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Would you like one? Their fluffy, sweet, and tasty or would you maybe prefer to wait until, say I finished this talk if I could promise you a larger reward at the end of it? That is what the children in the now-famous marshmallow test delivered in Stamford in the seventies were asked they were given the choice of having the marshmallow now.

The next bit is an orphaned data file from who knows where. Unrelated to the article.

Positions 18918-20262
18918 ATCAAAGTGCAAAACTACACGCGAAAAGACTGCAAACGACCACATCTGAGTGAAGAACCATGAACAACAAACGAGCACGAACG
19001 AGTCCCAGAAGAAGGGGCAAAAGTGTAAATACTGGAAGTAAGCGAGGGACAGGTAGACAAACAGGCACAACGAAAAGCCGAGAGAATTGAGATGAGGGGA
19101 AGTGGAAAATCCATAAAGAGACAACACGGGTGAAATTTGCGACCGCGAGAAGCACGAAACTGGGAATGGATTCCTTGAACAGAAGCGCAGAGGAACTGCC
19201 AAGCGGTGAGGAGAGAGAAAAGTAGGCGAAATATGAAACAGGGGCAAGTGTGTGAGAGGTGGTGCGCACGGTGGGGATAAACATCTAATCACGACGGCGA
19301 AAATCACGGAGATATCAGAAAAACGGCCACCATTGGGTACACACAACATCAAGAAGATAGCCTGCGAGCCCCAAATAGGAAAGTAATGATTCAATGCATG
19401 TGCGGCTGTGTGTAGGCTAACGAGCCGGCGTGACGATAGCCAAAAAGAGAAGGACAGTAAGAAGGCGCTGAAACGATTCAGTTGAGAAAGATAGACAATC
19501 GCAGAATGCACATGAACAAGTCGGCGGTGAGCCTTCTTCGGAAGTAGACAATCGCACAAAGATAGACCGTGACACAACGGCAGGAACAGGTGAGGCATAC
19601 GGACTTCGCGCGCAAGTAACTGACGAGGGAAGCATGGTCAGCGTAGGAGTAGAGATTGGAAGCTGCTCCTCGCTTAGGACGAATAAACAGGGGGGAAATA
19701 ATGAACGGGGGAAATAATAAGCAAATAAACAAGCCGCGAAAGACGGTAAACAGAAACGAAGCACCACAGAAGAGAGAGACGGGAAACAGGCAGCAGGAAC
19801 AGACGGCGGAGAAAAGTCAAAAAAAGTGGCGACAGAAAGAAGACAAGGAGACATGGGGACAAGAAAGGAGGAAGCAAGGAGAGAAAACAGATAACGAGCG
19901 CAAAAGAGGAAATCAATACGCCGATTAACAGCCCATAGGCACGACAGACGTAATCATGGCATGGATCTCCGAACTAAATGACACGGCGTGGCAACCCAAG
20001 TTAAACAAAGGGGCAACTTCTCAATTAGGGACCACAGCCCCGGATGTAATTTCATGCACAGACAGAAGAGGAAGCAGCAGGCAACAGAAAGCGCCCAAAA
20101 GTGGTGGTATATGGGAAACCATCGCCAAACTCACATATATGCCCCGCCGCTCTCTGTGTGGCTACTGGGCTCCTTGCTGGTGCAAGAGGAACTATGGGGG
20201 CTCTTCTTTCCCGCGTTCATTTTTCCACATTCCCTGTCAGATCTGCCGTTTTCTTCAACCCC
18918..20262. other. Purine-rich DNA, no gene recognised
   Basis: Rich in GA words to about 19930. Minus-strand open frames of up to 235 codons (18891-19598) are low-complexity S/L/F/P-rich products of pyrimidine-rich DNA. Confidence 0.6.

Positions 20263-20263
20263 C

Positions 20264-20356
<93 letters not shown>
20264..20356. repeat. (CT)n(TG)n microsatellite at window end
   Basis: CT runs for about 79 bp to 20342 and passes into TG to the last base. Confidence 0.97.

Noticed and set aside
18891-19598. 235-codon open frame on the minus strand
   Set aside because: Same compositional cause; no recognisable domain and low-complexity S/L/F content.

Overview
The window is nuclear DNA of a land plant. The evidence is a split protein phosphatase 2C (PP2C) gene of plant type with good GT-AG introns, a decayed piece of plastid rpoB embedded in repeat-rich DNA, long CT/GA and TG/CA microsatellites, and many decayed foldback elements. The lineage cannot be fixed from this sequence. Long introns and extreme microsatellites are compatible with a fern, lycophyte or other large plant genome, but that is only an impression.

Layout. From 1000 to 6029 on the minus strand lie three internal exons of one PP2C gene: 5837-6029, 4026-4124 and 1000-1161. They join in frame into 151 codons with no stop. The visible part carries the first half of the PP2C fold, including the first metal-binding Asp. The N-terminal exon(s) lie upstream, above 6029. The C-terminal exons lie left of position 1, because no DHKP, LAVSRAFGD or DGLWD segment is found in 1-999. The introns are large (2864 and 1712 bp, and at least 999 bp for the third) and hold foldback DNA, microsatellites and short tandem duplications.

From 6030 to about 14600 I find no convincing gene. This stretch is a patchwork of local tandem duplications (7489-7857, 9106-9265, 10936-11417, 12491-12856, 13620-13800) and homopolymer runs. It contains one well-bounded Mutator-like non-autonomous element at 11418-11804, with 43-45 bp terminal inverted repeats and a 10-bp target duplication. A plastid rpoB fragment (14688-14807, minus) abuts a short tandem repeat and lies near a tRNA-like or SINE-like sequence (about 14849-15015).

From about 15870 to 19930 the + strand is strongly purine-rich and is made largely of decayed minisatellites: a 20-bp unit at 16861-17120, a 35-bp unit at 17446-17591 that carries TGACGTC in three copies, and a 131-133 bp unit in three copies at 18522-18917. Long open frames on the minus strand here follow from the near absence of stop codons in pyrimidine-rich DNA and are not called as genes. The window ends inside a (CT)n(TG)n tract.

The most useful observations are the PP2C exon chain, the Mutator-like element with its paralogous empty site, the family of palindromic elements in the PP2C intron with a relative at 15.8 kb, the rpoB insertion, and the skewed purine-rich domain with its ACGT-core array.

Or perhaps a marshmallow and another treat a little bit later on. And that’s when the experimenters left the room. Now, whilst that experiment is not without its critics, it was a longitudinal study, and the results have found that delayed gratification in other words, not having the marshmallow just yet was actually associated with better life outcomes. We know that a moment on the lips can mean an hour on the treadmill. We also know that a night of passion may lead to a lifetime of regret. So why do we do it? Well, Freud would say we’re driven by the pleasure principle, we want to have it now. Alternatively, the neuroscientists would say it’s the dopamine effect. What happens is whenever we give in to our impulse we get this little hit of dopamine, and that makes us feel so good that it makes us want to do it again. The problem with dopamine, though, is that it’s very powerful, it’s not very discerning, and research has shown that rats would continue to press a lever which would give them an electric shock simply because their brains were also wired up to have the dopamine pathway stimulated, and it’s not helped by our swipe left swipe right culture, you could buy now, pay later, you can only access a limited supply, maybe even get the early bird. The world around us marketing executives, they’re encouraging us to have it right now and consequences be damned. And you know what? Positive psychology has got it on this to seise the day. There’s no time like the present. The only thing. About that is that when it comes to seising the day. That’s the remedy for procrastination. Not necessarily a lifestyle, the problem is our brains are set up to survive and actually, not so long ago, even as early perhaps in our history as the 15 to 18 hundreds, survival didn’t look all that long, it was therefore essential, if not important, at the very least, to make the most of what you have in hand rather than wait later on because later on may not arrive. Between 15 and 1800. The life span was on average, 30 to 40 years. By that calculation, I shouldn’t even be here talking to you today. However, things have changed and technology. Hygiene practises, medicine, they have all improved. And as such now our lifespan can be from 70 to 80 years. Which is fabulous, except for the fact that epidemiologists have warned us recently that because of some of the decisions that we’re making during our current lifespan, we’re actually curtailing our expectancy by years. Type two diabetes. Other diseases that are preventable. All because of lifestyle choices. Meaning that we don’t get to experience the amazing future possibilities and opportunities around us and it’s not just enough to want to reach that future. It’s as important To thrive and flourish within it. So how are we going to enjoy what we have right now as well as preparing ourselves to grasp the opportunities that are possibly around us and are waiting for us? I’m going to give you two tools. The first is a visualisation, and I’d like you to imagine your ideal future self. Where are you living? What are you doing? Who is in your life? What problems are you solving? What legacy are you leaving? Get that image really clear in your mind and you may find that what you’re seeing in your future perhaps is a little bit different from what you’re experiencing right now. That’s why the second bill comes in. Now, you may know this as the mayor will have life, all the coaching wheel, all the well-being will but I’m going to show you how this tool can really help you achieve the future you that you see in your ideal. I want you to draw a circle it doesn’t have to be perfect and the difference between the way I’m creating this tool and using this tool is that you do not need to use even segments to break up that wheel. What I want you to do is to think about that ideal future self, and I want you to break down. The wheel into all the things that you need in your life to make up that ideal so it may be things like family, but for you, family might be really important that might take up a whole quarter of the wheel. That’s okay it might be that. Travel is important to you, but not as important so that might be a little bit smaller. Then you might have a career that might also be important to you, finances, exercising, spirituality, all of those different things that make up your ideal future. So you complete this. You’ve got career, you’ve got exercise, you’ve got spirituality, you’ve got relationships. You’ve got a number of different factors. The next thing, on a scale of zero in the middle to ten on the outside, you need to map on that wheel where you are right now in your current life. So maybe you haven’t actually spent a lot of time with your family. So maybe that’s like a two or three. Maybe travelling. You also haven’t done very much and that’s like one or two maybe your career that’s been going really well. So we’re seven or eight for that exercise. You’re doing, okay. So six or seven maybe you’ve been getting your meditation in your spirituality or your community work or your sense of purpose that might be at also a six or seven. And your relationships with your friends and the people that you love that might be also at a seven or eight. You now have a visual representation of where you are right now, but also you have a little indication of what you might need to do in order to achieve that ideal future you and the reason why I ask you to set your own segments is because when it comes to making your choices as to what to do, where you’re going to improve, you can see that. Both family and travel may be quite low down. But to you or to this person here, family is more important because it takes up more space in that way. And therefore when you have the choice of potentially doing something that may sabotage years of effort, trying to build that future, you or perhaps you’re just at a loose end and wondering what you’re going to do with yourself. You have one question to ask What is it that I can do that’s going to move me one step closer towards my future ideal and a secret second question is what I’m about to do. Can you move me one step away from it? Life is full of decisions and unlike what people presume, that it’s the big decisions that really make the difference. It’s the tiny little choices that we make every single day that become habits and they shape our life so, and I think I’m going to save it for later.